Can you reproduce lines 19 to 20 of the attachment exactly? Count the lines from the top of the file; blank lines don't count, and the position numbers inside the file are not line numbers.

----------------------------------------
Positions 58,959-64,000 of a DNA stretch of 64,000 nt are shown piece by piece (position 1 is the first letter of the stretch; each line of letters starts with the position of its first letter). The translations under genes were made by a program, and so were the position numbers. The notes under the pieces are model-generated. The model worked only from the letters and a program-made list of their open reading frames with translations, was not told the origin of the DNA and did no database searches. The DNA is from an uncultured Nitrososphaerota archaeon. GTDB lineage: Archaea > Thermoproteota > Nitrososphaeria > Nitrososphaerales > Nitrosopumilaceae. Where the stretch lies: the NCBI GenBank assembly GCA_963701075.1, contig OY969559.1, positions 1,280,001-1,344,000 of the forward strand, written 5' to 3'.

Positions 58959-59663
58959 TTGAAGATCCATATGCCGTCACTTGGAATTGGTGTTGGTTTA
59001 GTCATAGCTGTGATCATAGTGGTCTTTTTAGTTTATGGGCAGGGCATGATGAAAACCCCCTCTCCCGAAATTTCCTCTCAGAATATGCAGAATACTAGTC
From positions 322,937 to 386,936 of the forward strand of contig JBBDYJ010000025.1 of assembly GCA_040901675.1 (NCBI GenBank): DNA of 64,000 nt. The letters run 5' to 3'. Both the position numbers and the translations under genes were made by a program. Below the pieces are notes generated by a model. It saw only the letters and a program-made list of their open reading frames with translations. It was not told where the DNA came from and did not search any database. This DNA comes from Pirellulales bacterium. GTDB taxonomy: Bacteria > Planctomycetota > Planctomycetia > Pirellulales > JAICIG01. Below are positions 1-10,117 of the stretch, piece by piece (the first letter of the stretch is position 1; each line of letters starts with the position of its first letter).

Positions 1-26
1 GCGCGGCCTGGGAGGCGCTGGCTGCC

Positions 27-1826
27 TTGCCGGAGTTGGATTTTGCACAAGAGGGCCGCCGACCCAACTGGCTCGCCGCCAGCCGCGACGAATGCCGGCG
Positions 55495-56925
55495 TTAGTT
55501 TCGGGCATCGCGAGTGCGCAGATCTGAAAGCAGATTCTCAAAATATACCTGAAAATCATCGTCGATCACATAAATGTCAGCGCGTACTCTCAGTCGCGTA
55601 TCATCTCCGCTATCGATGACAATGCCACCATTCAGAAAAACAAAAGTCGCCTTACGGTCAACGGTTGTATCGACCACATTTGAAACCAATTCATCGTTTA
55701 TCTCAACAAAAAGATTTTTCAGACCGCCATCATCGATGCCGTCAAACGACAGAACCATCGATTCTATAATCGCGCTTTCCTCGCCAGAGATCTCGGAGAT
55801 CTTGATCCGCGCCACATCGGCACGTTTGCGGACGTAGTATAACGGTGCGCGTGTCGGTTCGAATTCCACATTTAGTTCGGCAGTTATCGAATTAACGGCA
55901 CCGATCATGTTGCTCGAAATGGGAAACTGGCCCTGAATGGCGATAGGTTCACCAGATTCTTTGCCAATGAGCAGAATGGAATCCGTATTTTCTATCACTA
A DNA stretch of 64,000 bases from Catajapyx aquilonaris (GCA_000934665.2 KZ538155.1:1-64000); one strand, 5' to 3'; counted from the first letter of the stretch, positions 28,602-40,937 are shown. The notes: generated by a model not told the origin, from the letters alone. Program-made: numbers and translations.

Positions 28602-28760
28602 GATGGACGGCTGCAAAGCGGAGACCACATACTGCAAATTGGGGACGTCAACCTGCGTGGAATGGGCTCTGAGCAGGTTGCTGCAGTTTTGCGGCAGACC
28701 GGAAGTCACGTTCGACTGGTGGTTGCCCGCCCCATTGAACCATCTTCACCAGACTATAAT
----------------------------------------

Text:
28602 GATGGACGGCTGCAAAGCGGAGACCACATACTGCAAATTGGGGACGTCAACCTGCGTGGAATGGGCTCTGAGCAGGTTGCTGCAGTTTTGCGGCAGACC
28701 GGAAGTCACGTTCGACTGGTGGTTGCCCGCCCCATTGAACCATCTTCACCAGACTATAAT